Where Does My Blood Pressure Show On The American College of Cardiology and American Heart Association (ACC/AHA) Hypertension Chart?

The ACC/AHA hypertension scale was most recently revised in 2017 and the major change at that time was lowering the definition of the start of hypertension from ≥140/≥90 mmHg to ≥130/≥80 mmHg. It also re-classified “prehypertension” as “elevated” blood pressure (120-129/<80 mmHg).

Your readings on the ACC/AHA blood pressure chart are shown below:

On the chart above you can see your blood pressure readings, this time plotted on the ACC/AHA hypertension scale giving an overall status of being within the normal blood pressure range.

The column chart above, again compares your systolic (higher) reading of 119 to the diastolic (lower) reading of 79 and their individual statuses but this time on the ACC/AHA hypertension scale. The ACC/AHA blood pressure guide gives you a systolic status of normal and a diastolic status of normal.

Categorisations of Blood Pressure by Region/Country

Here we present the latest revised blood pressure tables and naming terms used by the EU, US, Japan, UK and International Society of Hypertension (ISH). Some differentiate office vs home readings, office not meaning your workplace but the office of the medical staff. The reason this differentiation is made is because medical environments can be stressful and raise the readings compared to what is achieved when relaxing at home and taking your own measurements.

European Society of Cardiology (ESC) and the European Society of Hypertension (ESH) Classifications

Since 2023: source
Category Systolic (mmHg) Diastolic (mmHg)
Optimal (Ideal) <120 and <80
Normal 120–129 and/or 80–84
High normal 130–139 and/or 85–89
Grade 1 hypertension 140–159 and/or 90–99
Grade 2 hypertension 160–179 and/or 100–109
Grade 3 hypertension ≥180 and/or ≥110
Isolated systolic hypertension ≥140 and <90
Isolated diastolic hypertension <140 and ≥90

American College of Cardiology (ACC)/American Heart Association (AHA) Classifications

Since 2017: source
Category Systolic (mmHg) Diastolic (mmHg)
Normal <120 and <80
Elevated 120-129 and <80
Stage 1 130-139 or 80-89
Stage 2 ≥140 or ≥90
Hypertensive crisis >180 and/or >120

Japanese Society of Hypertension (JSH) Classifications

Since 2019: source
Classification Office blood pressure (mmHg) Home blood pressure (mmHg)
Normal blood pressure <120 and <80 <115 and <75
High normal blood pressure 120–129 and <80 115–124 and <75
Elevated blood pressure 130–139 and/or 80–89 125–134 and/or 75–84
Grade I hypertension 140–159 and/or 90–99 135–144 and/or 85–89
Grade II hypertension 160–179 and/or 100–109 145–159 and/or 90–99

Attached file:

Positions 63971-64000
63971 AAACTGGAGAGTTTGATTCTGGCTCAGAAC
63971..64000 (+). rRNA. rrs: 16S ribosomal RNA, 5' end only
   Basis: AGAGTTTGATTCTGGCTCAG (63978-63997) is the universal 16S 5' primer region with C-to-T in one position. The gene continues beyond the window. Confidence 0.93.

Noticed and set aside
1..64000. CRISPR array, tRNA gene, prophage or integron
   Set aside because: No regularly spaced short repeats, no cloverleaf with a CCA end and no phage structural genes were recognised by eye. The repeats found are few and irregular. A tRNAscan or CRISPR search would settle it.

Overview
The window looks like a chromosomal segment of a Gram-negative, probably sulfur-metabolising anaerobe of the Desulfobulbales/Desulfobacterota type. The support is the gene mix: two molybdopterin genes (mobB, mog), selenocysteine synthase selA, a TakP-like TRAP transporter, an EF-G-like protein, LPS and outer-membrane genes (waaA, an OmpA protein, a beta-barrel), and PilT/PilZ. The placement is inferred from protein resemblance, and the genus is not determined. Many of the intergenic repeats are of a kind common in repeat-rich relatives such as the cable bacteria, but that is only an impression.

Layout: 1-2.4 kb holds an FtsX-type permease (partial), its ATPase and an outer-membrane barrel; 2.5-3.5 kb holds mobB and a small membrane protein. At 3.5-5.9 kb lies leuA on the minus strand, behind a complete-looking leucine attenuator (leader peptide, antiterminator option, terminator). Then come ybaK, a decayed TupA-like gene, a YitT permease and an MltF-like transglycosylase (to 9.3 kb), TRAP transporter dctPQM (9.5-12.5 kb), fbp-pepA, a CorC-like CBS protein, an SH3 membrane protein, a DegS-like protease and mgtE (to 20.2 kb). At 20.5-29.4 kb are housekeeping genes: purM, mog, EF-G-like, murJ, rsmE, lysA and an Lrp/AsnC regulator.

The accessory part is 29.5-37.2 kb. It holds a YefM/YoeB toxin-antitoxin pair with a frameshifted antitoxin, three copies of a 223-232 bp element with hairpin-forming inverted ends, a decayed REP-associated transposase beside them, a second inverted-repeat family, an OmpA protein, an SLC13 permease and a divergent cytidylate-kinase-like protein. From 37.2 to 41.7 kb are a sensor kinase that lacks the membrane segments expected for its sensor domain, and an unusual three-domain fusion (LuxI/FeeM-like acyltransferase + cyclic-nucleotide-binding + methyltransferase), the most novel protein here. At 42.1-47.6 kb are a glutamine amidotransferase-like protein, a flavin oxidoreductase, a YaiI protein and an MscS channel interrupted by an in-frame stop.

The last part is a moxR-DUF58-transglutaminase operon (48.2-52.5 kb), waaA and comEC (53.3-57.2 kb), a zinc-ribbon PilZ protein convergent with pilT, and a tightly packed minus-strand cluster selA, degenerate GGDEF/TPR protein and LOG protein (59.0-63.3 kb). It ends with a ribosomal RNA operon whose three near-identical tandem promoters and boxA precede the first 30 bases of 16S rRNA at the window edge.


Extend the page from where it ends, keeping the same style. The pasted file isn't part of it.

Grade III hypertension ≥180 and/or ≥110 ≥160 and/or ≥100
(Isolated) systolic hypertension ≥140 and <90 ≥135 and <85

UK National Health Service (NHS)/British Heart Foundation(BHF) Classifications

Since 2023: source
Classification Office blood pressure (mmHg) Home blood pressure (mmHg)
Low blood pressure <90 <60 <90 <60
Normal blood pressure (Under 80s) 90–120 60–80 90–120 60–80
Normal blood pressure (Over 80s) <150 <90 <145 <85
High-normal blood pressure (pre-hypertension) 120–140 80–90 120–140 80–90
Stage one 140–160 90–100 135–150 85–95
Stage two 160–180 100–120 >150 >95
Stage three (Severe hypertension) >180 >120 N/A N/A

International Society of Hypertension (ISH) Classification

Since 2020: source
Category Systolic (mm Hg) Diastolic (mm Hg)
Normal BP <130 and <85
High-normal BP 130–139 and/or 85–89
Grade 1 hypertension 140–159 and/or 90–99
Grade 2 hypertension ≥160 and/or ≥100

What Blood Pressure Is Normal?

Ideally your blood pressure should be between 90/60mmHG and 120/80mmHg to be considered within the normal blood pressure range, also known as the normotension range. You can see slight variations to this in the tables above. The main concern however, often known as the “silent killer,” is high blood pressure, which rarely has obvious symptoms. The World Health Organisation estimates 1.28 billion adults aged 30-79 have high blood pressure, with 46% of those unaware that they have it. If left untreated persistent high blood pressure can increase your risk of a number of serious and potentially life-threatening health conditions, such as:

    – aortic aneurysms
    – heart attacks
    – heart disease
    – heart failure
    – kidney disease
    – peripheral arterial disease
    – strokes
    – vascular dementia

If you develop high blood pressure, reducing it even a small amount can help lower your risk of these health conditions.

If you regularly take your blood pressure readings at home with a blood pressure monitor (sphygmomanometer), you will have a more accurate average to work with. This is because you will be taking more readings than what you would get from just one doctor’s visit. You can then use this information to see if your blood pressure is ok, or if you need to make some changes to your lifestyle.